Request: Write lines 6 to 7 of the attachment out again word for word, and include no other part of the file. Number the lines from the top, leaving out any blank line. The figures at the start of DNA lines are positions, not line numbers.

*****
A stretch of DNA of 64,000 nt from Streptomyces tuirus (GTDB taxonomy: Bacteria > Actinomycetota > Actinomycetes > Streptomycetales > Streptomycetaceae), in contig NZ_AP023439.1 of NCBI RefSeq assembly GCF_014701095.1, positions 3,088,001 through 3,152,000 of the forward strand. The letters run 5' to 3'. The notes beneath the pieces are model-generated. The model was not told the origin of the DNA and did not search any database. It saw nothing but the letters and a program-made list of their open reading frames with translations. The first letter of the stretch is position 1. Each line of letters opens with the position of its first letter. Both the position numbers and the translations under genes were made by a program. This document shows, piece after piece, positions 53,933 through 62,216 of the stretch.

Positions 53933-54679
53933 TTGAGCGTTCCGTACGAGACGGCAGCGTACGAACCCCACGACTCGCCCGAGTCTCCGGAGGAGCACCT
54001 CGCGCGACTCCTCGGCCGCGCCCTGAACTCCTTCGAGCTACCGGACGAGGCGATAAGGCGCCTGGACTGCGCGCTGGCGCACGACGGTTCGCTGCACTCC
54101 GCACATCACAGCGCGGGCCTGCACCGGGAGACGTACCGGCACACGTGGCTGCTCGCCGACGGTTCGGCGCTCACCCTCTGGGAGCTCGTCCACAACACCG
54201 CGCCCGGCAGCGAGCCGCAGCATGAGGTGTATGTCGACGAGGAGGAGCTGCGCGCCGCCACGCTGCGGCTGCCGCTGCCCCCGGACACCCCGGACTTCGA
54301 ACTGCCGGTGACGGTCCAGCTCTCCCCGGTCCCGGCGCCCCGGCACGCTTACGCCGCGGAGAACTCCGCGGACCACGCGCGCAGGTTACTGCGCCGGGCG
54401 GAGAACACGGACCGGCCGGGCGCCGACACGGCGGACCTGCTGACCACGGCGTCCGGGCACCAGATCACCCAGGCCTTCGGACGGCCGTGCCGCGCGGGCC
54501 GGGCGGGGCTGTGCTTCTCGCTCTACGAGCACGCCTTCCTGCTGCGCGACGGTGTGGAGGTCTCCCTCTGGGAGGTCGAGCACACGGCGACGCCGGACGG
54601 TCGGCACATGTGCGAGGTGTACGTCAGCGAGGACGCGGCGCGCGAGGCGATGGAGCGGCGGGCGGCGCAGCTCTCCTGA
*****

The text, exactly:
54201 CGCCCGGCAGCGAGCCGCAGCATGAGGTGTATGTCGACGAGGAGGAGCTGCGCGCCGCCACGCTGCGGCTGCCGCTGCCCCCGGACACCCCGGACTTCGA
54301 ACTGCCGGTGACGGTCCAGCTCTCCCCGGTCCCGGCGCCCCGGCACGCTTACGCCGCGGAGAACTCCGCGGACCACGCGCGCAGGTTACTGCGCCGGGCG